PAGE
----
Ah who doesn’t love a wildcard. In years past the Nokia press conference was a staple of the pre-MWC hardware press conference circuit, given the company was the foremost force in mobile for multiple years. But since Microsoft acquired Nokia’s mobile making division normal service has been disrupted. However, from this year, Nokia regains the ability to stick its own brand name on smartphones again — so it’s possible we could get a hardware-related announcement at its MWC presser again this year.
Or it could unveil a new 5G basestation (or similar) — given networks is a core division of the remaining company. Nokia has already announced it’s launching a network security management center for operators at the show this year, for example.
Albeit last summer Nokia’s CEO Rajeev Suri confirmed the company’s intention to design and license handsets in 2016 — assuming it can find the right partners to power a return to the phone market. And it has already worked with Foxconn to put out an Android tablet (the N1), which it was showing off at MWC last year. So we’ll soon find out whether it’s expanded that strategy to smartphones now too. If it has, it’s really taking the bull by the horns by directly clashing with Samsung’s Sunday evening press event timing. So it will either be a very bullish return to smartphones for the former world number one mobile maker. Or a ‘nothing to see here’ networks-related presser… Either way, TC will be on the ground in Barcelona to find out.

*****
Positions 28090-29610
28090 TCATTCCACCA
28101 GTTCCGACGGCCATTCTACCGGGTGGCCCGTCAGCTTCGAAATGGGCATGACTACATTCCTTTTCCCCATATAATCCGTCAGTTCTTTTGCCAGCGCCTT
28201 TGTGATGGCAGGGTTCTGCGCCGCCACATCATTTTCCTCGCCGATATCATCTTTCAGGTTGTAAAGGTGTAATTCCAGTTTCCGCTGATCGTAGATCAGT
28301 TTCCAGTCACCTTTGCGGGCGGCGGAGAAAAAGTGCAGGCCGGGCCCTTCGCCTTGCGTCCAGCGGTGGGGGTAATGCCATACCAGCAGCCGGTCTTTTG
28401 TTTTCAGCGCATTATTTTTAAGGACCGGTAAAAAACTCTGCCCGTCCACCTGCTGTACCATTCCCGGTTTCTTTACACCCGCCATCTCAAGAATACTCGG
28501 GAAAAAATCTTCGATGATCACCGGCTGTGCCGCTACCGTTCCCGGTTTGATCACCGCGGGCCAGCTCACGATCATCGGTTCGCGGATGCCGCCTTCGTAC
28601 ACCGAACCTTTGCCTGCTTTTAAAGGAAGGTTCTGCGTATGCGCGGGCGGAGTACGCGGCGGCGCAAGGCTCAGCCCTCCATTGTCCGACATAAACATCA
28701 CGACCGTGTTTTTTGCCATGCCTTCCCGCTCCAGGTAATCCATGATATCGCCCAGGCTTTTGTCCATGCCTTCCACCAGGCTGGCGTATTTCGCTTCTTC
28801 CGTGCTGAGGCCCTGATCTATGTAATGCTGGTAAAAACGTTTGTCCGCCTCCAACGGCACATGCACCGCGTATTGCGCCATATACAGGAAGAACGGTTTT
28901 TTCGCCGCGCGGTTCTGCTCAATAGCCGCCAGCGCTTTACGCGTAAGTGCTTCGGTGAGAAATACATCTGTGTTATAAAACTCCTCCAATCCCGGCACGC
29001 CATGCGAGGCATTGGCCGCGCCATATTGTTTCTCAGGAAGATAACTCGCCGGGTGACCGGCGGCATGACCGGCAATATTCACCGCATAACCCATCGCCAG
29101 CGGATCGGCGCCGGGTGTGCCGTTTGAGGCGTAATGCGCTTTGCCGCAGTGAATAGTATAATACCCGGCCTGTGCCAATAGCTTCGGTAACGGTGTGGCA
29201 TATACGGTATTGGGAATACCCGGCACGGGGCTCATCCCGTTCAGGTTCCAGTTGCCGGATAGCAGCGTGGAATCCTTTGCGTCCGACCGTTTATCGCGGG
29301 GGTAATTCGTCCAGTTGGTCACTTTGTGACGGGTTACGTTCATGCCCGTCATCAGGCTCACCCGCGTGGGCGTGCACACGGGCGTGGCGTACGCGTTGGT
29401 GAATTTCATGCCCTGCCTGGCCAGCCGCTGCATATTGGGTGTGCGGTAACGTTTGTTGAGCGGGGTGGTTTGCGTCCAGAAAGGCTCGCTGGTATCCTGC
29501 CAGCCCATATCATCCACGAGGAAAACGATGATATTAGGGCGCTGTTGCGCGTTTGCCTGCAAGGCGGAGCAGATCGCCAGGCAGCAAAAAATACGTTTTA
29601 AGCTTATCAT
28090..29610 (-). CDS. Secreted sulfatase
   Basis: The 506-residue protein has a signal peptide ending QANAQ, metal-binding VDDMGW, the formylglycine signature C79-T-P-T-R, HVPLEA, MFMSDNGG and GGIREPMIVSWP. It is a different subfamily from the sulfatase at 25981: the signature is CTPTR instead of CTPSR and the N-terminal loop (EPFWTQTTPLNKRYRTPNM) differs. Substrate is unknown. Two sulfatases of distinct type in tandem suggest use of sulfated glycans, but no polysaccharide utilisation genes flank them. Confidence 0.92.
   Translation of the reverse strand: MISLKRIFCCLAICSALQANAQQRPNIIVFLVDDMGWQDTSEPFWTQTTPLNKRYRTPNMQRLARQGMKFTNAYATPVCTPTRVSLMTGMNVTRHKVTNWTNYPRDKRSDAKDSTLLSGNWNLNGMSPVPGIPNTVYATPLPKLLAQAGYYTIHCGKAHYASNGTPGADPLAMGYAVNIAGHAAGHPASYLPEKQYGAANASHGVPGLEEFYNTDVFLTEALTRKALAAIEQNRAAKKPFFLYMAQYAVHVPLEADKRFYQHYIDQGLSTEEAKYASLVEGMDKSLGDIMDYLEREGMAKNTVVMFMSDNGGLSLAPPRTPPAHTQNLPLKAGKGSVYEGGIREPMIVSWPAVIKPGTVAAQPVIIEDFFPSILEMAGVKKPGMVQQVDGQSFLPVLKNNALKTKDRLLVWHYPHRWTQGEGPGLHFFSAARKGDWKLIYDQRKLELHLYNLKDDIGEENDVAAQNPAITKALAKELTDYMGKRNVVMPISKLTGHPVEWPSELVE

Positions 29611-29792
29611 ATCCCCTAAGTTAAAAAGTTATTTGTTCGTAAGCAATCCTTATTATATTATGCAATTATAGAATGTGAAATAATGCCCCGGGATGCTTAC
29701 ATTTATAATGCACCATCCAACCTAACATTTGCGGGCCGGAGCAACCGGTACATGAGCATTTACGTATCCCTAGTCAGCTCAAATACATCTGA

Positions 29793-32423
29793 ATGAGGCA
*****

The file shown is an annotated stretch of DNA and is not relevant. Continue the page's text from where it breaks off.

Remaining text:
China’s smartphone upstart Xiaomi will be holding a press preview of its forthcoming Mi 5 flagship smartphone at MWC on the Wednesday, on the same day as it holds a launch event in Beijing. It’s not being coy about this, with its invite to the event explicitly stating the Mi 5 name…
What else do we know about the Mi 5? Xiaomi global VP Hugo Barra confirmed last month in a tweet that it will have a Qualcomm Snapdragon 820 processor.
He’s also tweeted a sneak peek at the homescreen — which includes what looks like support for dual SIM with two signal bars up top, plus NFC support:
As with many an Android OEM Sony has had a pretty tough time standing out in the crowded smartphone space. So while it will be holding a press conference at MWC it’s more of a low key affair, scheduled for the Monday morning like last year (when it had a tablet with a bluetooth keyboard and a new mid-range handset to show off). Expectations for Sony’s 2016 MWC announcements are a grab bag of guesses at this point. Perhaps some new Xperia tablets. Or an update to its wearables line. A seriously cutting edge flagship Sony smartphone is far less likely at this point.
We’re not expecting any major news from Redmond at this year’s show given it’s all but retrenching from smartphones, with continued job cuts to its mobile making division under CEO Satya Nadella. In its latest earning report, Microsoft noted it sold just 4.5 million Windows Phone in its Q2, down from 10.5 million in the year before quarter, with phone based revenue declining 49 per cent in constant currency… Ouch. So expect a very low key presence from Microsoft this year at the world’s biggest mobile show.
Another former mobile giant that’s been cut to ribbons by the dominance of Android is BlackBerry. The company formerly known as RIM released its first Android powered smartphone, the Priv, last fall. A touchscreen slider that took a cake-and-eat it approach to smartphone input options. There are rumors it has a non-slider follow up in the works; i.e. a full Qwerty-plus-touchscreen handset, code-named Vienna. So it will be interesting to see whether the company takes the plunge and launches a second Android device at MWC this year. The company is not holding an official press conference which suggests it’s not going to be making any flagship hardware launches. Which perhaps also suggest the Priv has not been selling well enough to convince CEO John Chen that BlackBerry needs to stay in the hardware making business. Time will tell on that one.Featured Image: Paolo Costa/Shutterstock